There has been a buzz in the press about the potential need for the UK to reintroduce national service due to the increased threats to UK security on the continent of Europe. Wow this will excite certain trotskyists i.e. those who support workers militias, but this is unlikely to happen for two reasons.

It seems that commentators have forgotten the reason the UK abolished national service is that the army no longer wanted the responsibility and cost of turning unwilling volunteers into effective soldiers and this is an even bigger problem in the Air Force and Navy.

still from “Carry on Sergant”, no copyright assertion found using tineye

Second reason is that this is a problem caused by governments, specifically Tory governments. Cameron’s defence review in 2010 cut all three forces and delayed numerous procurement/re-equipment programmes. We note that Cameron’s 2010 review was so bad, that he had to do another one in 2015. I commented mainly on the nuclear deterrent, but in this article, I argued [and on Medium] that a weak conventional defence makes nuclear escalation more likely and identified significant failings in all three wings of the armed services.

Johnson’s review of 2021 was an attempt to reposition the UK armed forces so better support Johnson’s vison of a post-Brexit global Britain. In shorthand, the Navy won the review with a promise to double the number of non-carrier surface warships over the coming decade. To pay for this the British Army is now the smallest it’s been since Napoleonic time;  beyond the manpower statistics this has been shown as its  ammunition stores are insufficient to enable the UK to be a constant ally to Ukraine.

For the British Army the last thing it needs is the additional work in training unwilling and often ill-educated recruits.

National Service, really?
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One thought on “National Service, really?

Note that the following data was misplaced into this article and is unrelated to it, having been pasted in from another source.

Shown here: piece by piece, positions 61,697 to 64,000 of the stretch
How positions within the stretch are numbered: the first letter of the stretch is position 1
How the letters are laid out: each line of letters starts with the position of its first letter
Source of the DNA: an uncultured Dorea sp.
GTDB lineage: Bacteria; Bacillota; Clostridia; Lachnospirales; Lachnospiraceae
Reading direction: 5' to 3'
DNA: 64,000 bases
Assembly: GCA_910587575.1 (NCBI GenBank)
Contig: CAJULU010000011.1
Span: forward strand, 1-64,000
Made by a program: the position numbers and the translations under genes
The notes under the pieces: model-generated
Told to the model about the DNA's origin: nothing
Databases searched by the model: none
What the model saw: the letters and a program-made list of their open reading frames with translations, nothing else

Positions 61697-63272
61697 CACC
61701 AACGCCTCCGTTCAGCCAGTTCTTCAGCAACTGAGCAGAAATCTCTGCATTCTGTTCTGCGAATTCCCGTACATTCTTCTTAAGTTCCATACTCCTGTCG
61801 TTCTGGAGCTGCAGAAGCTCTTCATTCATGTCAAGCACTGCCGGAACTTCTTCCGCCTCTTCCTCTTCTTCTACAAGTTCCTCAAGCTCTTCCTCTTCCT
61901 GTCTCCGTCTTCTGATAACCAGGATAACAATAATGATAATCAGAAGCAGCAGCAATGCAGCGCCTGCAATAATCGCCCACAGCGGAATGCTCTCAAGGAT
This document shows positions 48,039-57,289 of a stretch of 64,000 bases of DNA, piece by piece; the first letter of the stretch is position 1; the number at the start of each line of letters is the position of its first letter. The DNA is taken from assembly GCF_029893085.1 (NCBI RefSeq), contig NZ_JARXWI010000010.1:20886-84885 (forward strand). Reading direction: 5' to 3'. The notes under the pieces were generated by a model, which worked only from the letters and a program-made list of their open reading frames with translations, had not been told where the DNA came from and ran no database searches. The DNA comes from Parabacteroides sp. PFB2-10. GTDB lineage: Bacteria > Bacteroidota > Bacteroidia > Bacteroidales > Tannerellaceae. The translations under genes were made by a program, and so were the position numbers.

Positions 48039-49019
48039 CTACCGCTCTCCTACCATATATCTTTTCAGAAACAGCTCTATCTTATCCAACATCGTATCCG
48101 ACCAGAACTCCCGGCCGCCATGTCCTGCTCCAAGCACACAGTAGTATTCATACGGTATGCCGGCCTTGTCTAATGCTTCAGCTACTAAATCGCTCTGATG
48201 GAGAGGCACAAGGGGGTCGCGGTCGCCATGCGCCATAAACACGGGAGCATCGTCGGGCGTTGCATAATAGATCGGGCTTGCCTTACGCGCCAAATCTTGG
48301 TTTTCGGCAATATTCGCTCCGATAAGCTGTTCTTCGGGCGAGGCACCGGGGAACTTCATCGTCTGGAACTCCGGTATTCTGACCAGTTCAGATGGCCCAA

• 30th January 2024 at 2:19 am

    A lot of factors that have changed the calculations on this. One obvious issue is that conscription after WWII until 1960 was for 18 months. The military now is far more reliant on high tech equipment. Conscripts are going to have trouble operating sonar systems or filling positions in specialist units, logistics, EOD etc. It would be highly inefficient to spend time and money training a person who will leave in under 2 years.

    Saying that the increase of performance of the Russian conscripts and reservists in Ukraine is of note. They trained them quite well. They have fielded 300,000+ reservists troops who have improved their performance and whilst a hard fight have now effectively won the war in Ukraine. The forces of Ukraine have been depleted. Approx. 500,000 Ukrainian soldiers have been killed. That has wrecked the experience and skills available whilst the Russian forces have increased mobilisation, got better and showed the ability to learn.

    Previously I was less concerned because the spending by NATO is over $1 trillion compared to the $80bn spent by Russia. The Ukraine war has demonstrated that the spending might be lower but the Russian military machine is effective and a certain amount of force multiplier relative to spending appears to exist. NATO might need to look for some major improvements and is complacent about its capacity to beat the Russians on the battlefield.

    The other big factor is that the current developing regional conflict in the Middle East has demonstrated that technology has moved things on and some weapon platforms have to an extent demonstrated obsolescence. My view from the start was that the UK Aircraft Carriers were complete white elephants. The Houthi attacks with drones and missiles has shown that a lot of naval vessels are of questionable use. The cost comparison is a serious issue. HMS Diamond is in the Red Sea and has used its Sea Viper missile system to knock out Houthi attacks. That system is 1/3 of the cost of a type 45 Frigate ($187m). The missiles are $1m each. The Houthi drones are in the $5-20,000 cost range. Ultimately to consider Von Clausewitz the military is an aspect of state power. Economic and diplomatic power is also part of achieving national policy objectives. The economic mismatch in costs is going to seriously deteriorate the leverage available to a state from its military force.

    The other large elephant in this room is that it is utter nonsense to think we are at risk of Russian attack. There is no interest in Russia in attacking the rest of Europe because we have nothing they particularly want. The whole thing is inverted propaganda designed to create conditions for us to start a war. 20 odd years ago Putin effectively nationalised (in a corrupt way) the ownership of the major mineral wealth of Russia. Europe and the USA has been annoyed about this. The desire has far more to do with the idea of military defeat of Russia to create the opportunity to ‘rape’ their mineral resources than a serious assessment of Putin salivating over invading Europe.

    By the way I think Healey is massively out of his depth on all this and the MOD couldn’t find it ass with both hands..

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